Online Program

Number of visits matter: An exploration of dosing in group prenatal care

Tuesday, November 3, 2015 : 4:30 p.m. - 4:45 p.m.

Sarah Gareau, DrPH, MEd, MCHES, Division of Policy and Research on Medicaid and Medicare, University of South Carolina, Institute for Families in Society, Columbia, SC
Ana Lopez Defede, Ph.D., Department of Family and Preventive Medicine/SOM, Institute for Families in Society, Columbia, SC
Tammy Cummings, Ph.D., University of South Carolina, University of South Carolina, Columbia, SC
Elizabeth Crouch, Ph.D., Institute for Familes in Society, University of South Carolina, Columbia, SC

The health benefits of group prenatal care have been established, but no study has explored dosing.  This study explored whether five or more visits in the Centering Pregnancy group prenatal care (CPG) program was associated with improved birth outcomes.


A retrospective cohort study was used to test for differences in outcomes among Medicaid women participating in CPG (n=1,263) and those receiving individual prenatal care (n=6,582). Study outcomes included premature birth, low birth weight, and neonatal intensive care visits. To determine whether participants who attended five or more visits had better outcomes than those who attended four or fewer visits, generalized linear models with a binomial distribution and log link function estimated relative risk ratios.


For women who attended five or more CPG prenatal care visits, the relative risk of a mother having a premature delivery is reduced by 50% (RR=0.50). CPG prenatal care attendance of five or more visits reduced the risk of a having a low birth weight infant by 50% (RR=0.50) and NICU following delivery by 55% (RR=0.45).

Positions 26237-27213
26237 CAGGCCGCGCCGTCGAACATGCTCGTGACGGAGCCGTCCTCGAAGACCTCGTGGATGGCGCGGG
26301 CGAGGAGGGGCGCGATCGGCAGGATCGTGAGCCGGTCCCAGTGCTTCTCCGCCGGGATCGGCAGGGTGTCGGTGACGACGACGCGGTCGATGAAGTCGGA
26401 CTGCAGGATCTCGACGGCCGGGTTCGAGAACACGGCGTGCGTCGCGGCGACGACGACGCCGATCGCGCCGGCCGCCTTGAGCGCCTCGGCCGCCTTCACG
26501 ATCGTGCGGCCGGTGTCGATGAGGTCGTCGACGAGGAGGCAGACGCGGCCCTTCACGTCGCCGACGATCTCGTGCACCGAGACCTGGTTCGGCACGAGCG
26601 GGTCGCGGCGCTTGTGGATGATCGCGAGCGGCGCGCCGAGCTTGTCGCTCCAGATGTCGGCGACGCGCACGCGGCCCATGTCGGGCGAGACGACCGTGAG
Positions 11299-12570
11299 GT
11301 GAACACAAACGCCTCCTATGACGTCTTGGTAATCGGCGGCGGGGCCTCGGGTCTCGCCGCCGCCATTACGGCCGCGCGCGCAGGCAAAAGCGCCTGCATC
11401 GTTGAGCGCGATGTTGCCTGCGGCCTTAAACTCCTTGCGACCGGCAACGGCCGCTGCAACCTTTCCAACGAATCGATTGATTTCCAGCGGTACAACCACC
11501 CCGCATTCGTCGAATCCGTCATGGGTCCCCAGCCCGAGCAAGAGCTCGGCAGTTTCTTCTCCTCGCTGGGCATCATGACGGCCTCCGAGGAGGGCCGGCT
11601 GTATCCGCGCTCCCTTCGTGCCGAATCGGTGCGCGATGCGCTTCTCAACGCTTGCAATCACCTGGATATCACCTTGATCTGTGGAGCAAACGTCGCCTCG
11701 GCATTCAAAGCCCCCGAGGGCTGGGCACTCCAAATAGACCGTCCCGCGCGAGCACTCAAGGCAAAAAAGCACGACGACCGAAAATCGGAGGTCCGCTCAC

This study is the first national  examination of “dosing” for CPG  prenatal care. The findings have policy implications for maternal and child health recommendations, as well as reimbursement rates.  Incentivizing health care providers to embrace group prenatal care at the appropriate dosing level results in better health outcomes.  From a public health perspective, reimbursement and incentive policies that decrease barriers and increase the number of prenatal care visits are desirable.

Learning Areas:

Clinical medicine applied in public health
Implementation of health education strategies, interventions and programs
Provision of health care to the public
Public health administration or related administration

Learning Objectives:
Differentiate between group prenatal care and traditional individual prenatal care Discuss the impact that 5 or more visits of group prenatal care may have on improving birth outcomes Evaluate methods used to assess prenatal care dosing

Keyword(s): Prenatal Care, Birth Outcomes

Presenting author's disclosure statement:

Qualified on the content I am responsible for because: I earned my doctorate of public health with a focus on women's health policy in 2010 and have been involved in women's health initiatives for over fifteen years.
Any relevant financial relationships? No

I agree to comply with the American Public Health Association Conflict of Interest and Commercial Support Guidelines, and to disclose to the participants any off-label or experimental uses of a commercial product or service discussed in my presentation.